It’s no secret that the sharing economy has been on the rise in recent years. There’s Uber and Lyft, disrupting the ride-hailing industry, Zipcar transforming the car sharing process and Airbnb connecting home and apartment owners with interested renters. Yet as the sharing economy has matured from a marginal movement into a substantial force, the boating industry has yet to get on board.

For Boatbound founder Aaron Hall, that gap was mind-boggling. Hall, who has launched and sold a number of startups—including wedding marketplace Weddzilla—realized this opportunity when he was trying to rent a boat to take out on Lake Ray Robert with his family in Texas during the summer of 2012. But the marina had an extremely limited inventory of boats, and all of them were booked. Meanwhile, Hall noticed there there were hundreds of unused boats docked nearby. Why, he wondered, was there no peer-to-peer rental platform to tap into the excess supply sitting around at marinas?

Hall returned to Palo Alto set on figuring out a solution, and for the next six months, he and his team worked with the Boat Owners Association of The United States (better known as BoatU.S.) to survey their members on the idea for an on-demand boat rental marketplace. They also began talking to thousands of boat owners at marinas across America. What they discovered is that in fact, the average boat owner uses their boat only about 14 days a year and that collectively, boat owners spend over $10 billion in storage and maintenance fees annually.

The rental platform they imaged would have dual-sided benefits: It could help boating enthusiasts find an easy way of enjoying their hobby without the cost of ownership, and allow owners to simultaneously make money when they’re not using their boats instead of losing it.

Armed with a lot of interest, they began building Boatbound—as well as the first insurance program of its kind to ensure a safe experience for all users. Headquartered in San Francisco with an office in Miami, Boatbound officially launched in San Francisco in 2013, and by the fall had expanded to Florida. By 2014, the platform was available to boaters across the U.S. And unsurprisingly, Hall says Boatbound has been seeing significant summer demand in Boston and Cape Cod.

“Boston was one of the markets we’ve had our eye on from the beginning,” he told BostInno in a phone interview.

Blending simplicity and security

So, how does Boatbound work? Anyone can search for boats at any time, and filter their results based on the features that will best fit their desired activity, whether  fishing, sailing or watersports. All they all they have to to book a boat is complete a renter verification process at the time of their account creation.

It’s free to use the service for renting, and also free to sign up and list your boat. Every rental includes up to $3 million in liability and hull insurance protection, as well as on­-water support (for all non­-commercially insured boats)—and takes 35 percent of the listing price to cover those costs. Additionally, the owners maintain full control over aspects like the daily rental rate, availability and the booking approval process.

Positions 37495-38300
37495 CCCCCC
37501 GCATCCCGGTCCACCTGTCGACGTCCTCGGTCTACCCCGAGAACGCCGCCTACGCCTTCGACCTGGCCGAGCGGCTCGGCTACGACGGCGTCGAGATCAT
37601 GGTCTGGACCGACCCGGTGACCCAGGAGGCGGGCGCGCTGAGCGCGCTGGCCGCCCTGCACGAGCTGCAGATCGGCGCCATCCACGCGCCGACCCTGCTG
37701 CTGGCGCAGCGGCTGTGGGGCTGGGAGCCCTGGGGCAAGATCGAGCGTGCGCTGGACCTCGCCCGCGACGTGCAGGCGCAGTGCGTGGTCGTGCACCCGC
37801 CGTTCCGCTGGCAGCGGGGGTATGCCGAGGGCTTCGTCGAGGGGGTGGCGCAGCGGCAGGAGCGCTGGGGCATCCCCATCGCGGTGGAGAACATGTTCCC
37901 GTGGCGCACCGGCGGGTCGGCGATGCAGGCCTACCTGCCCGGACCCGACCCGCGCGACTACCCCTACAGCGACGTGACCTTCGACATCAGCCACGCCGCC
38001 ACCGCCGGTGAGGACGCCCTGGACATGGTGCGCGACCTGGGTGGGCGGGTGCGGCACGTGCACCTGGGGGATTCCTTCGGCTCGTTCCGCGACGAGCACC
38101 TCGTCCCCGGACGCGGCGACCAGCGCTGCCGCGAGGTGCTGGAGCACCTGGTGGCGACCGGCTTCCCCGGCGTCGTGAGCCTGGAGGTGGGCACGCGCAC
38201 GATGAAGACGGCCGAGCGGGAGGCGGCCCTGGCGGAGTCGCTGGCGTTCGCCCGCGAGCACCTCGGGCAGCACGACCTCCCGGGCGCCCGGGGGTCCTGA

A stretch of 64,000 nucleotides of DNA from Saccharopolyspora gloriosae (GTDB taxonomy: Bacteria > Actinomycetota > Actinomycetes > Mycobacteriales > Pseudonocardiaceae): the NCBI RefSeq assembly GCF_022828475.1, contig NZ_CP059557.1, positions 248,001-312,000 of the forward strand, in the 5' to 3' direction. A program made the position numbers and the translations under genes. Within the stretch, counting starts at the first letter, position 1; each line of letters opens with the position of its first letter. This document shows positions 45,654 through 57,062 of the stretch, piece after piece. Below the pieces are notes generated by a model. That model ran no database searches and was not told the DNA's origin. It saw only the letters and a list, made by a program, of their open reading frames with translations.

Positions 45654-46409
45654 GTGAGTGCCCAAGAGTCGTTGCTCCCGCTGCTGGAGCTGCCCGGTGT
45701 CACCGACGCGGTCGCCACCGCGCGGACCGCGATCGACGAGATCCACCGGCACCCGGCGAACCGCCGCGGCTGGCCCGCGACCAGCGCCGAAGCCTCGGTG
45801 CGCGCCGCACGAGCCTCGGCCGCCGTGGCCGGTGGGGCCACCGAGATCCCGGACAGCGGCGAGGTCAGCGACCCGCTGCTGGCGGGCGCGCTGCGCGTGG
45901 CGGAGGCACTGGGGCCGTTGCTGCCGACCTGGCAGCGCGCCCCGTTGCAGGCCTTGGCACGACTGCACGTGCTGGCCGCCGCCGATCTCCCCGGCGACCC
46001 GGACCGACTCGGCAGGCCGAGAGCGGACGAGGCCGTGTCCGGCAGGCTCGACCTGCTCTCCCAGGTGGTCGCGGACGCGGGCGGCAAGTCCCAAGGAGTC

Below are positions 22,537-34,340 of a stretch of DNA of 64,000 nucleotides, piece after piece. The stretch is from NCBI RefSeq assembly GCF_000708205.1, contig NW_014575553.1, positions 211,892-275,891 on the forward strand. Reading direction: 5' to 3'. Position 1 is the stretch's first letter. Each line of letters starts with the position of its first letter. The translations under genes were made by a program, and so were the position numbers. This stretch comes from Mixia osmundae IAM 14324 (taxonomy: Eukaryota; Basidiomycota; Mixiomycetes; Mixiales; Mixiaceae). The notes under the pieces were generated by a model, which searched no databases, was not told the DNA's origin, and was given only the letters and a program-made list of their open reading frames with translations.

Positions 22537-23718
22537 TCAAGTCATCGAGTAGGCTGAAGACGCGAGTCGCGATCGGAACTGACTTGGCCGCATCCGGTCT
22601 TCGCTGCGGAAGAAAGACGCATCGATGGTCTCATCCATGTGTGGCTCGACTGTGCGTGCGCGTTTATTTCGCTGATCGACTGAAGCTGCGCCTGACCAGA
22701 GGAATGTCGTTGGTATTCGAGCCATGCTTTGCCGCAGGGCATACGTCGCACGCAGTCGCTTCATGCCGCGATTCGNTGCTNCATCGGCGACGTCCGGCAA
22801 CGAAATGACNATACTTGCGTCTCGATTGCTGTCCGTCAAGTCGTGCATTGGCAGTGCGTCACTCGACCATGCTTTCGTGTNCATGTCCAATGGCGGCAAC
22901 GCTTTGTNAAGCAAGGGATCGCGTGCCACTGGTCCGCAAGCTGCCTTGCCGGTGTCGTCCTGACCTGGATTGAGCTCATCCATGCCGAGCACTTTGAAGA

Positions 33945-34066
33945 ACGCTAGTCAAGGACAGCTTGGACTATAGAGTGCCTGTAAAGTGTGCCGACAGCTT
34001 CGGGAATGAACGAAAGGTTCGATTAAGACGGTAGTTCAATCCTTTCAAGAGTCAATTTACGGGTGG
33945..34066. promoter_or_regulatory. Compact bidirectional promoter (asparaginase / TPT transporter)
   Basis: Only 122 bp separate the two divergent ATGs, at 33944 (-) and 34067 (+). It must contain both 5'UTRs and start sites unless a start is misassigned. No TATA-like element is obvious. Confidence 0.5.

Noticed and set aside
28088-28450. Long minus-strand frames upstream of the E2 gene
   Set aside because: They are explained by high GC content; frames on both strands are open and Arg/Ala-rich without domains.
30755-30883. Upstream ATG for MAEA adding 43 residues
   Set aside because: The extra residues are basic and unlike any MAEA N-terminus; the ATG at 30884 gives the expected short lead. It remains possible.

As with any peer-to-peer platform, trust is a critical component. To this point, Boatbound acquired Internet privacy company Safe Shepherd in April of this year, bringing on its founders for expertise in security. For added reassurance and transparency, the boat owner and the renter can review each other after each rental.

This helps both parties to better vet each other, while encouraging owners to go above and beyond and renters to return the boats in optimal condition. Currently, all renters and owners to verify their profiles in a variety of ways—including a U.S. driver’s license, cell phone verification, and verification of criminal/driving backgrounds. A boat older than 10 years must pass a safety inspection or have a recent survey to be approved for listing on Boatbound.

Catching up with demand

The Boatbound team

Currently, there are nearly 10,000 boats listed on the site across the U.S. at any given time. To date, the company has seen roughly $18 million in booking inquiries to ­date.

The startup has raised $4 million in funding to fuel its expansion—with Boston-based tech investment firm Accomplice participated in the $1 million seed round back in June 2013. And now, Hall says Boatbound is getting ready to close another $1.5 million round, as well as working on raising a much larger round next spring.

“There are so many renters looking for boats,” explained Hall. “Now the challenge is meeting that demand.”

So, as Boatbound seeks to strengthen its supply, the startup is focusing on staffing up. Already, it’s grown immensely: Whereas they started with just three employees, they’re now at 17—more than five times the original team. This fall, the startup plans to add more engineers, and into next year, will be bringing on regional fleet managers to head up local markets. The hope, Hall says, is to have at least 25 team members by next summer. He also emphasized that Boatbound is hoping to host more events in the near future to get the word out. Meanwhile, they’ve been working on forging more and more relationships with local marinas and captains.

“We really want to get more captains on board,” says Hall. “Because in the end, that’s what will allow more people to sit back, relax and the enjoy boating experience.”

All photos provided by Boatbound.